6 Things I Learnt From Running a Fashion Blogging Seminar


The idea to host a fashion blogging seminar and networking event stemmed from my own curiosity on the rise of Instagram influencers.  Despite completing advertising and marketing degrees, the world of fashion bloggers left me stumped.  The hashtag revolution dominated the space of online marketing and companies were quick to change their strategies for promoting fashion and beauty products.  The use of print media  slumped, and the cost effective way of getting women to buy into certain brands or makeup products was to sell through Insta-famous kids, who had masses of followers and online presence.

After much stalking and deep thought, I came to the conclusion that leading fashion bloggers shared some skill sets:

  • A knack for finding and producing great content
  • A strong sense of self-marketing and branding
  • An ability to capture eye-grabbing photos

As an effort to delve deeper into these traits, I put together Flash & Followers – Melbourne’s first-ever fashion blogging seminar and networking event.  It was ticketed and I hired out a room at CAE.  To get the word out, I shared the event through Style Events and Runway Australia.  My goal was to get inside the minds of successful social media personalities, so I could grow my own following, meet the right people and essentially grow my business, too.  A wider objective was to make this information available to newer bloggers or business people wanted to break through the competitive digital space.  As someone who actually loves public speaking, I also used Flash & Followers as an outlet to practice being a host, myself.

The scouting process for speakers was much more of a struggle than I thought it would be.  After weeks of head hunting, name dropping and being rejected by PR agencies, I was ecstatic to have Adriana Perri and Karen Woo agree to conduct presentations on self-marketing and photography for fashion blogging.

Adriana is a self-taught writer and PR guru, building an Instagram following of over 15k.  She is stylish, tech-savvy and is no stranger to receiving exclusive invites to launches and events.  On any given day, her inbox will be filled with introductions from major brands, who are offering freebies and cross-promotional gigs.


Karen Woo’s resumé is equally impressive.  She is an internationally known photographer, whose portfolio  boasts of celebrities and labels like H&M, Bobbi Brown, Sephora, The Kardashian Kollection and The Iconic  (not to mention she has a Science Degree, a Master of Business Systems and is a mummy!).


Without dragging my essay on for too much longer, here are the main points that I gathered from Adriana and Karen’s talks:

1.  If you’d like to get approached, look and act approachable.  It doesn’t matter how good your page looks – if you aren’t showing off a vibe that is friendly, authentic and upbeat, chances are, that people won’t want to work with you.  Even if you want to be perceived with a high-end persona, you can still brand yourself with an image that is upmarket, without appearing snobbish and egotistical.

2.  Engage, engage, engage.  Want more followers?  The way to get more traction to your page is by constantly liking, commenting and connecting with others on your platform.  Those who are serious about getting their numbers up, will allocate time throughout their day to “like” and follow those with the same interests.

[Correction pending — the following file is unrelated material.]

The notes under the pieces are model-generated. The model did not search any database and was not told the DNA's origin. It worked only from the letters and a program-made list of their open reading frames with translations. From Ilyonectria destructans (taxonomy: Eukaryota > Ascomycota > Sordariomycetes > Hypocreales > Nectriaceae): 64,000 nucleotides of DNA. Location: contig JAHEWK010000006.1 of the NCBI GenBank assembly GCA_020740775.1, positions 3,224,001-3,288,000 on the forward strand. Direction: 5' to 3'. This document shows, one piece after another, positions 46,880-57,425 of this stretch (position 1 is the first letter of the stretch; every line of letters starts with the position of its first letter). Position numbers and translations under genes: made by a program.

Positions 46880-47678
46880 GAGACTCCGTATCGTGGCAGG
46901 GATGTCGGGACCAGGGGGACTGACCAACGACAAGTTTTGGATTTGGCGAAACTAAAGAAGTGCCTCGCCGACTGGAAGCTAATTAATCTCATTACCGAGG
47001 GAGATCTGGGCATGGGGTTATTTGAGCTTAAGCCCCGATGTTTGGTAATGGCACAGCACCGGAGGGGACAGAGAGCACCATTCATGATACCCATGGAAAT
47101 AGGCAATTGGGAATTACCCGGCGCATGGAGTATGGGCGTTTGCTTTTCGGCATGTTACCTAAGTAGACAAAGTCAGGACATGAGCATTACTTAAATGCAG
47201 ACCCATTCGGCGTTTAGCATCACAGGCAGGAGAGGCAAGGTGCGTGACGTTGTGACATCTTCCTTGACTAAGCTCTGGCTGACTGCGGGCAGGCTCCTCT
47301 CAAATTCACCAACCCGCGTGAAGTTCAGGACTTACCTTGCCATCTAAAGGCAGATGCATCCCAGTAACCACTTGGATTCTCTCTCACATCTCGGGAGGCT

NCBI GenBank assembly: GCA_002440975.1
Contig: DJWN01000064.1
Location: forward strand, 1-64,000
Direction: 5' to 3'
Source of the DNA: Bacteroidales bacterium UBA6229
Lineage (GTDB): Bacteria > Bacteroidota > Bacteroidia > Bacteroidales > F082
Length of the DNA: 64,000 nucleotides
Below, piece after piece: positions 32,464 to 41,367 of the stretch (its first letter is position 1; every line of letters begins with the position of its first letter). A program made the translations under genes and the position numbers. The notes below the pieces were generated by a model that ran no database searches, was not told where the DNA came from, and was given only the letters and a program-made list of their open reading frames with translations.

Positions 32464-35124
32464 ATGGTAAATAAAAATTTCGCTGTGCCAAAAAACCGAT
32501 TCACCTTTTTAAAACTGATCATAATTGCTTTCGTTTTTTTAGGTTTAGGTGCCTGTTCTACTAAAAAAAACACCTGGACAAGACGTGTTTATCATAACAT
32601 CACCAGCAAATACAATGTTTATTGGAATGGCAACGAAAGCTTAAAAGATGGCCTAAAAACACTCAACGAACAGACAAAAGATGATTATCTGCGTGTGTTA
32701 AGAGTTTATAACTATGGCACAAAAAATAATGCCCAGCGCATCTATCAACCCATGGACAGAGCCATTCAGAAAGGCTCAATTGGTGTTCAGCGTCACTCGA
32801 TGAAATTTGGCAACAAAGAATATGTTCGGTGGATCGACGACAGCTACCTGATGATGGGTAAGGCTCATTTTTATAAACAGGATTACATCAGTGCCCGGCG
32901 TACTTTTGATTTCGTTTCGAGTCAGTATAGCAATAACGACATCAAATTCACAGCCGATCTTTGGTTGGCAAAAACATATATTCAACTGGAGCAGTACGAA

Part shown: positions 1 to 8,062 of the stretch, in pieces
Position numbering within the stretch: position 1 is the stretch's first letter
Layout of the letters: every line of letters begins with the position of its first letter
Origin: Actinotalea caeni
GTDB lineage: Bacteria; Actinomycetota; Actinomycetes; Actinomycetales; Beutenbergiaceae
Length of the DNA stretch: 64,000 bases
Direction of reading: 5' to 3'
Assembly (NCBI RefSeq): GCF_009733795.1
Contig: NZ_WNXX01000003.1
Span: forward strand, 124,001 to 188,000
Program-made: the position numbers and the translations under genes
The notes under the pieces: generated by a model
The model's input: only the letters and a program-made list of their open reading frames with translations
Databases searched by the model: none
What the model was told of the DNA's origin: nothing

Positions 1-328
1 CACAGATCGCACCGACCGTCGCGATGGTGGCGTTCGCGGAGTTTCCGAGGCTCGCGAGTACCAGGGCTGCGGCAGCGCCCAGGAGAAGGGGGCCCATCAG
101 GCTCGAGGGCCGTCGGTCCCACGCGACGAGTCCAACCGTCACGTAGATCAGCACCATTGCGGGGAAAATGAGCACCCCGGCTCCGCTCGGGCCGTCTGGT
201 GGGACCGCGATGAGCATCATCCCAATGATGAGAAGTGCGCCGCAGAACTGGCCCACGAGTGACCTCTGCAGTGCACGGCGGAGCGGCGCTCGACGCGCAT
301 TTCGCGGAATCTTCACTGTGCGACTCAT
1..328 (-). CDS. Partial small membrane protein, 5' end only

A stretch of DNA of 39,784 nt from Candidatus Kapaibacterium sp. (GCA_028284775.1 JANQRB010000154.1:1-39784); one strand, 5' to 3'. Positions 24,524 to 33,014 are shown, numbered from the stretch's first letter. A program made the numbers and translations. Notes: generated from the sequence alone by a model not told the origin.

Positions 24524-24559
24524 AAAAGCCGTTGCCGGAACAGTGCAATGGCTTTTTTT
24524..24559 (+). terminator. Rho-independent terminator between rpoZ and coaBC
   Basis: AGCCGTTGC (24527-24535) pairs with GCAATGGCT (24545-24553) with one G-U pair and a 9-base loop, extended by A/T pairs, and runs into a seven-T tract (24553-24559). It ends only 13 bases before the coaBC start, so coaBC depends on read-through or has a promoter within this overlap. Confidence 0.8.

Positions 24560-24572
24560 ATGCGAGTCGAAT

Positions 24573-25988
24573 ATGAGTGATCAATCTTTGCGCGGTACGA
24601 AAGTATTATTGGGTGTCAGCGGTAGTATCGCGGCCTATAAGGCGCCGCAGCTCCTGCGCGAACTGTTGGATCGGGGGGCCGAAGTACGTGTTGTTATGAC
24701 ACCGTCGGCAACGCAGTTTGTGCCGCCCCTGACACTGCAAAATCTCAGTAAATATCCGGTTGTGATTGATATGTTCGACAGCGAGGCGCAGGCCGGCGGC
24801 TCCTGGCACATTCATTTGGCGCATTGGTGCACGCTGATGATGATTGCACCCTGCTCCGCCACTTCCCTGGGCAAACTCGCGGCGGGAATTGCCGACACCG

3.  Having formal education does make a difference.  Before I begun my research on Flash & Followers, I was under the impression that young and influential fashion bloggers were just a bunch of rich, good-looking kids, who used nothing but their selfies and pretty pictures to level up.  As I scoured over biographies, I noticed a strong link between the success stories and the student life.  A lot of the time, these fashionistas had past degrees or certifications that weren’t even directly related to fashion or journalism.  They came from law, science and medical backgrounds, and began blogging as a hobby before it became a serious source of income.

4.  When you’re shooting fashion, it helps to be great with people.  Personally, I think that one of the most overlooked skills for photographers is the ability to make others feel comfortable in front of the camera.  To avoid being the creepy in-your-face camera man (or woman), Karen has a way of photographing strangers off the street that involves a friendly introduction and a compliment on what the subject is wearing.  Once the subject feels at ease, it’s much easier (as a photographer) to direct a person to achieve a shot that reveals an emotion or tells a story.

5.  Don’t deny the data.  It’s a crime to ignore analytics and insights if you want to get noticed on the web.  Almost all major social media sites provide such information, allowing users to recognise the characteristics of successful posts.  Knowing the right keywords and trends can also be impactful for extending your reach and understanding your target market.  Make it part of your daily checklist to go on Google Trends (http://www.google.com/trends)  to find out what’s ‘in’.

6.  If you’re doing it just for money, you’re doing it wrong.  This doesn’t just apply for fashion blogging, but for virtually any career aspiration.  With the right approach, money does come in hand with doing that thing you love, but it all starts with that willingness to go overboard without receiving anything in return.



Felisha Mendoza Mina is a multidisciplinary creative, teaming up with brands across Australia, North America and Europe. With 6+ years of experience across Graphic Design, Creative Direction, Videography, Photography and Marketing, she takes a highly integrated approach to media and communications that uses a breadth of technical and analytical skills to help industry leaders look better, work smarter, and create with efficiency. 

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